My first year participating in the When Are You Reading? challenge hosted by Sam at Taking on a World of Words is officially completed. And I’m happy to report I was able to read books set in or written in each time period represented in the challenge.
When I joined it in June, I had three time periods left to cover. I had great ambitions to read books written during those times. But … for two of the three (1500-1599 and 1600-1699), I ended up reading historical fiction instead of books written at that time. For 2017, I’m aiming to read books written during each period since my goal is to read more classics this year.
My final tallies are down below. When I originally wrote this post, I included every book I’d read this year as a way to figure out what I still needed to read. I haven’t included all my 2016 titles read since then, only the ones that completed time periods. If you’re interested in more about the books I read this year, I keep monthly lists here.
If you’re interested in participating in 2017, Sam has a description and sign up here.
When, as a kid, I was in danger of taking life too seriously, my dad would invite me to reflect on my concerns by asking, “How much will this matter in 100 years?” At the time, I assumed his rhetorical question was meant to show me how our fleeting obsessions hold little consequence in the grand scheme of the universe.
But that’s not quite right, is it? Without access to knowledge of future events, we cannot possibly know whether this (whatever “this” is) will matter in 100 years. Life is made up of tens of thousands of millions of seemingly inconsequential choices whose cumulative effects can be world changing.
We study history for this reason, don’t we? To study the actions and reactions that have lead to outcomes we want either to replicate or avoid. But even that doesn’t really work. Evidence suggests we make the same mistakes over and over again; it’s the one thing about human nature and experiences that’s predictable. Conclusion: All we can do in the moment is our best.
I’ve been thinking about this over the last week after discovering a reading challenge hosted by Sam at Taking on a World of Words. Called When Are You Reading? the challenge invites participants to read one book written or set in 12 different time periods. Lends new meaning to the phrase reading time, doesn’t it? It being almost June when I first encountered the challenge, I figured it was too late to participate but, out of curiosity, compared the books I’ve been reading this year to the 12 time periods. Guess what happened? During the first five months of this year, I’ve read books in nine of the 12 categories! It seems I’m interested in the past and our relationship to it, in choices and consequences, in actions and reactions.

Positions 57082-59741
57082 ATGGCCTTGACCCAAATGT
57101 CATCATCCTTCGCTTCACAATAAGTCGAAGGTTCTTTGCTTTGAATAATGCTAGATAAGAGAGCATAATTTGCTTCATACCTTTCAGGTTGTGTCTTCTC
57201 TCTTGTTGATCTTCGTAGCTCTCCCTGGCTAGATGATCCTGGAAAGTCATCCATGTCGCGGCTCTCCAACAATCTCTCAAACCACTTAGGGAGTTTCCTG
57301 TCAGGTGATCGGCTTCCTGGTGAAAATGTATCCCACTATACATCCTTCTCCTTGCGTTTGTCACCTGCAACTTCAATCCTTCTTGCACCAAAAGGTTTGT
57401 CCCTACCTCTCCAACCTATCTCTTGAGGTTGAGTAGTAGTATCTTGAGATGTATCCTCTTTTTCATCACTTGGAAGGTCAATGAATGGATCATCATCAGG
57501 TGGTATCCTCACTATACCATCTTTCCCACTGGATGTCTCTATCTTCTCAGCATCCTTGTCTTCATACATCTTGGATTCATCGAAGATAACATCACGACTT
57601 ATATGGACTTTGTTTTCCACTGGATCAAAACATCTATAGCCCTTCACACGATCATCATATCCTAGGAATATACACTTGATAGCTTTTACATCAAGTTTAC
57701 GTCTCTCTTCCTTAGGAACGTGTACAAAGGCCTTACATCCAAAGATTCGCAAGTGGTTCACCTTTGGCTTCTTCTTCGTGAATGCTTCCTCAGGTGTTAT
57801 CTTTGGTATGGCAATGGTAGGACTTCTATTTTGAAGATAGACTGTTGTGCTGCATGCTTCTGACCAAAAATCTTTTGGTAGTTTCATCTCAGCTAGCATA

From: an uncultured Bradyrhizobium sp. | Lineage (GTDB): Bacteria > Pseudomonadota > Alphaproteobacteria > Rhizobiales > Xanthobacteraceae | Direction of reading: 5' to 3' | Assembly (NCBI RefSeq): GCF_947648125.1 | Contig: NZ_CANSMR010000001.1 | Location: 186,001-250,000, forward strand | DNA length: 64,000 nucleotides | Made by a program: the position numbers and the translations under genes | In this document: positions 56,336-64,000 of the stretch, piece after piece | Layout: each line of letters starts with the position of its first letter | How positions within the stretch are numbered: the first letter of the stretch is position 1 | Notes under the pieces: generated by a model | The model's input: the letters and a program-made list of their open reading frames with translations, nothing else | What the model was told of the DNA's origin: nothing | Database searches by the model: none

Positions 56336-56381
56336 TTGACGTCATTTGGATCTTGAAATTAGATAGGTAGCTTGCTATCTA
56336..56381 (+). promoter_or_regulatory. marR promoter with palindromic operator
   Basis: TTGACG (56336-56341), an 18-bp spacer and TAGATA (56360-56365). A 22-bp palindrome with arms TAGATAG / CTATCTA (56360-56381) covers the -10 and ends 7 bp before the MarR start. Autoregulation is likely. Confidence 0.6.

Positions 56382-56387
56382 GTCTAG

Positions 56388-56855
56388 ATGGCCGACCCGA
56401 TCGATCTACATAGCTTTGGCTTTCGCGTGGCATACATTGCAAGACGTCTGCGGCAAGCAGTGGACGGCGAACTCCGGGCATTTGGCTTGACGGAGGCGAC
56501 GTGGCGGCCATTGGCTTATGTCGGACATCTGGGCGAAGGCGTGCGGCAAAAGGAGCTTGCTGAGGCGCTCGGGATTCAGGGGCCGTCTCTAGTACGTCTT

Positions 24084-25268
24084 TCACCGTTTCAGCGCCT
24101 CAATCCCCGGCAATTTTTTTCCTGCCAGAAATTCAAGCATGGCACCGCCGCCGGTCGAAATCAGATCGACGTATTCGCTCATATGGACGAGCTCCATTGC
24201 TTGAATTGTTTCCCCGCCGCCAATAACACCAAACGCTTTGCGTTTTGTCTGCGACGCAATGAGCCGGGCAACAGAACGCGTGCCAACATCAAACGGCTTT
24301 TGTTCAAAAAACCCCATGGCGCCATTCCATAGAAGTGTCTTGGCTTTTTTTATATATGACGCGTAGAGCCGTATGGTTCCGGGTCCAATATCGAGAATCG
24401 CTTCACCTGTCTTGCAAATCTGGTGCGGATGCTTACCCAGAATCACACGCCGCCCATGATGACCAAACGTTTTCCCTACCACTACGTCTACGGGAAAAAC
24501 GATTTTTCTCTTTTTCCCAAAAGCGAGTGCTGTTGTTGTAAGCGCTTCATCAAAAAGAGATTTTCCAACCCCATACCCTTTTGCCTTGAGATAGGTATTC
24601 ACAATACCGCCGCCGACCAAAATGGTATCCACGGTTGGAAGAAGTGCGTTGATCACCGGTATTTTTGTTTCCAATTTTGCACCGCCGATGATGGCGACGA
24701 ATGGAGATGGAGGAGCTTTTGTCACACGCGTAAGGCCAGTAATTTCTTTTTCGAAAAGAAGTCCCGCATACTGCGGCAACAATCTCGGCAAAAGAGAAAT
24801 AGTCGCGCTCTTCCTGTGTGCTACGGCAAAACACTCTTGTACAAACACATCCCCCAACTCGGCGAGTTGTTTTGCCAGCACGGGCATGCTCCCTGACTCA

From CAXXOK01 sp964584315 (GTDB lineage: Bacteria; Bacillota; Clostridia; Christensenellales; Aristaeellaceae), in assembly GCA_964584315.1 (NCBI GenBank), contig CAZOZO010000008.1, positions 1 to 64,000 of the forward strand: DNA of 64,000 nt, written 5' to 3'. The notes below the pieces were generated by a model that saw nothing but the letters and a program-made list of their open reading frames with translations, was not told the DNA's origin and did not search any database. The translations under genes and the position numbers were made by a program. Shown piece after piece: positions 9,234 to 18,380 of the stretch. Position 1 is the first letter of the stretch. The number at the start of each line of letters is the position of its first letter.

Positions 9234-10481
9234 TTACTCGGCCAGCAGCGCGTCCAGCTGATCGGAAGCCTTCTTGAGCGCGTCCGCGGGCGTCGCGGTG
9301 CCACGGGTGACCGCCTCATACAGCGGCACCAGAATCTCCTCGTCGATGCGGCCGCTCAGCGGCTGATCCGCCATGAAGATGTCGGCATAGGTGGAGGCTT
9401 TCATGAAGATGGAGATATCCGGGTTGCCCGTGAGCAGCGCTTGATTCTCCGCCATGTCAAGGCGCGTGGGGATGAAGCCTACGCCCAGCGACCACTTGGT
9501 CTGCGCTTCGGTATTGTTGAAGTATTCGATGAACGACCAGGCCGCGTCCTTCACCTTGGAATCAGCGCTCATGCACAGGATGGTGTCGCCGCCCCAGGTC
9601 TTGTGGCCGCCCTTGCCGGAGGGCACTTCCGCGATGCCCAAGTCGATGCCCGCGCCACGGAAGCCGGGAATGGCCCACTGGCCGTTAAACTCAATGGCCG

What’s more, several of the books on my to-read list this year fall into the three time periods I have yet to read:
Pre 1500: A Connecticut Yankee in King Arthur’s Court *, The Canterbury Tales *, Beowulf *, and The Odyssey. *
1500-1599: A Midsummer Night’s Dream *
1600-1699: Don Quixote
Here’s how things shaped up in the final tally:
The Odyssey by Homer, translated by Robert Fagles *
Beowulf translated by Seamus Heaney *
My Lady Jane by Cynthia Hand, Brodie Ashton, and Jodi Meadows
The Miniaturist by Jessie Burton *
A Tale of Two Cities by Charles Dickens *
Give Me Liberty by L. M. Elliot *
The Unmapped Sea By Maryrose Wood *
The Strange Case of Dr. Jekyll and Mr. Hyde by Robert Louis Stevenson *
The Magic Pudding by Norman Lindsay
Mr. Fox by Helen Oyeyemi (I’m not entirely sure – it takes place after WWI, so I’m putting it here instead of the previous section) *
Bud, Not Buddy by Christopher Paul Curtis
A Traveller in Time by Allison Uttley
Roman Fever by Edith Wharton*
Lily’s Crossing by Patricia Reilly Giff *
The Nightingale by Kristin Hannah*
Brooklyn by Colm Toibin
Code Name Verity by Elizabeth Wein *
Enchanted Air: Two Cultures, Two Wings by Margarita Engle (another one that’s hard to place)
Red Scarf Girl by Ji-li Jiang *
Brown Girl Dreaming by Jacqueline Woodson *
A Confederacy of Dunces by John Kennedy Toole *
On Cats by Charles Bukowski
Harry Potter and the Philosopher’s Stone by J. K. Rowling *
Harry Potter and the Chamber of Secrets by J. K. Rowling *
Harry Potter and the Prisoner of Azkaban by J. K. Rowling *
Harry Potter and the Half-Blood Prince by J. K. Rowling *
Reading Lolita in Tehran by Azar Nafisi *
Death of a Prankster by M. C. Beaton *
Death of a Snob by M. C. Beaton *
Death of a Hussy by M. C. Beaton *
Fates and Furies by Lauren Groff (tough one because it covers 25 years. Put it here because I’m assuming that a good chunk of it happens before the present.)
Because of Winn-Dixie by Kate DiCamillo (because it was first published in January 2000)*
2000 – Present
Station Eleven by Emily St. John Mandel
How to Write a Novel by Melanie Sumner *
The Girl on the Train by Paula Hawkins *
El Deafo by Cece Bell
The Last Anniversary by Liane Moriarty *
Help for the Haunted by John Searles *
Everything, Everything by Nicola Yoon
The Little Paris Bookshop by Nina George*
The Restaurant at the End of the Universe by Douglas Adams (May) *
Other books I’ve read that don’t immediately lend themselves to the above categories, for one reason and another:
The Marvels by Brian Selznick (takes place across multiples time periods) *
Where the Mountain Meets the Moon by Grace Lin (a lovely allegorical story set during an indeterminate time)
Baker’s Magic by Diane Zahler (a fairy tale-like story also set at an indeterminate time)
Voracious: A Hungry Reader Cooks Her Way through Great Books by Cara Nicoletti (nonfiction)
You are a Badass by Jen Sincero (nonfiction)
Writing Alone and With Others by Pat Schneider (nonfiction)
Why Read Moby-Dick? by Nathaniel Philbrick (nonfiction)